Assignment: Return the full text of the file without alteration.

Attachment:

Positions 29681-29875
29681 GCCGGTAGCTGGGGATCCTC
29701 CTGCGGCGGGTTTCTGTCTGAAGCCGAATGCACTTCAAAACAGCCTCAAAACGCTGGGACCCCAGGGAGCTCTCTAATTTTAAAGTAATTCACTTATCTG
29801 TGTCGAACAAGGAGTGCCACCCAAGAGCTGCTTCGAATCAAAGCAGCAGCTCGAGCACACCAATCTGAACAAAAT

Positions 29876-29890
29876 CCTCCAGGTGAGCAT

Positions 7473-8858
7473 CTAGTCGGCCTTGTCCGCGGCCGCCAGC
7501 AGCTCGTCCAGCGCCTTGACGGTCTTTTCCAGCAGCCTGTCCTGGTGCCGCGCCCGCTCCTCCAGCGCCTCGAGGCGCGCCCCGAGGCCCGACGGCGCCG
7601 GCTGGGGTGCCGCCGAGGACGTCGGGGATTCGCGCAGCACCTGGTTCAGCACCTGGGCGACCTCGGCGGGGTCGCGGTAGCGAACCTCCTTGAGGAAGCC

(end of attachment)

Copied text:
Positions 29681-29875
29681 GCCGGTAGCTGGGGATCCTC
29701 CTGCGGCGGGTTTCTGTCTGAAGCCGAATGCACTTCAAAACAGCCTCAAAACGCTGGGACCCCAGGGAGCTCTCTAATTTTAAAGTAATTCACTTATCTG
29801 TGTCGAACAAGGAGTGCCACCCAAGAGCTGCTTCGAATCAAAGCAGCAGCTCGAGCACACCAATCTGAACAAAAT

Positions 29876-29890
29876 CCTCCAGGTGAGCAT

Positions 7473-8858
7473 CTAGTCGGCCTTGTCCGCGGCCGCCAGC
7501 AGCTCGTCCAGCGCCTTGACGGTCTTTTCCAGCAGCCTGTCCTGGTGCCGCGCCCGCTCCTCCAGCGCCTCGAGGCGCGCCCCGAGGCCCGACGGCGCCG
7601 GCTGGGGTGCCGCCGAGGACGTCGGGGATTCGCGCAGCACCTGGTTCAGCACCTGGGCGACCTCGGCGGGGTCGCGGTAGCGAACCTCCTTGAGGAAGCC